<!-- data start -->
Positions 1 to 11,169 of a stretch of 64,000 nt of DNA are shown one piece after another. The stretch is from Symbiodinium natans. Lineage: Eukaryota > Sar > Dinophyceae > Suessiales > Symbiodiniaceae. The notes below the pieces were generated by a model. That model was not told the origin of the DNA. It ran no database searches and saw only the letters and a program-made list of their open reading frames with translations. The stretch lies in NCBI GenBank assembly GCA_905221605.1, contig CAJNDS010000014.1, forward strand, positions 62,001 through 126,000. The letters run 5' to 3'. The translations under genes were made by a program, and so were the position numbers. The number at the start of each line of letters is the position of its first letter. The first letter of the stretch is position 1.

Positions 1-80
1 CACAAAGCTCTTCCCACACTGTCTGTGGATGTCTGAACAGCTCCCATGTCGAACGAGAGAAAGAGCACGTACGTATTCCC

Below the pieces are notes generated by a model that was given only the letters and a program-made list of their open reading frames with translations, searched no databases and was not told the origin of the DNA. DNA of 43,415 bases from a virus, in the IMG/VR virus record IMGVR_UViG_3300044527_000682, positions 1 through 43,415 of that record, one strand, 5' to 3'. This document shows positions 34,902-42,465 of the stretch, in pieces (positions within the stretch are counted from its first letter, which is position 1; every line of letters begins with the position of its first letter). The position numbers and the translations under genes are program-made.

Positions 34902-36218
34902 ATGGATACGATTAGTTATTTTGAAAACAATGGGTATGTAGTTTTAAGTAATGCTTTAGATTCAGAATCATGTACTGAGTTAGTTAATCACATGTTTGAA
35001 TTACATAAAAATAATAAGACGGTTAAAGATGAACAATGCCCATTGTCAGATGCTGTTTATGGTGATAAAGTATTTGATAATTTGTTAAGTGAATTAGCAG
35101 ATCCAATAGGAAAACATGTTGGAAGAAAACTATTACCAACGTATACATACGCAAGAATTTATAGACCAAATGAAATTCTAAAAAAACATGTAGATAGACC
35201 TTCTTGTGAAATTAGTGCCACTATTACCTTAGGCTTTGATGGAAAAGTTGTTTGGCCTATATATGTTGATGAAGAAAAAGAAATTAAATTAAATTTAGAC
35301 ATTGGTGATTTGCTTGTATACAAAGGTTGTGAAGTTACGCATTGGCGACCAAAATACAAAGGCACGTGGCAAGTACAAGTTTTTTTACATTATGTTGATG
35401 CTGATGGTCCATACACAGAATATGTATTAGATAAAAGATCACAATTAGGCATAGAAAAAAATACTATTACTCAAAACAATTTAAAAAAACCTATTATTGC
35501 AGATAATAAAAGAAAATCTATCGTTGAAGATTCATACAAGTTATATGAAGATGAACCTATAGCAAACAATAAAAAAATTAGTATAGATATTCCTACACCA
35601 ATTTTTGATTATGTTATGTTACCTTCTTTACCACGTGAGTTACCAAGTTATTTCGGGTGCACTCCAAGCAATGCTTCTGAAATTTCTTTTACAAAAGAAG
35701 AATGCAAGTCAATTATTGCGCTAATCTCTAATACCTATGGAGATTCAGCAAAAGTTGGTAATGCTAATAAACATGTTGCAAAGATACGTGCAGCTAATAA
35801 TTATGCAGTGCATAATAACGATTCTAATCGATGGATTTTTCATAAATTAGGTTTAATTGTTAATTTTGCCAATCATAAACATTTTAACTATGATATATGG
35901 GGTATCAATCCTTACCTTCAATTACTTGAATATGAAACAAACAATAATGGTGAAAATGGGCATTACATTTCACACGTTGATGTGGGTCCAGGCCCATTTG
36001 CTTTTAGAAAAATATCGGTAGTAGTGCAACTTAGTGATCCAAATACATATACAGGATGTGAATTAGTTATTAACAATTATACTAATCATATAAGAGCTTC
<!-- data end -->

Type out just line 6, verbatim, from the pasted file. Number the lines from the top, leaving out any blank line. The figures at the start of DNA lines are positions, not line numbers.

34902 ATGGATACGATTAGTTATTTTGAAAACAATGGGTATGTAGTTTTAAGTAATGCTTTAGATTCAGAATCATGTACTGAGTTAGTTAATCACATGTTTGAA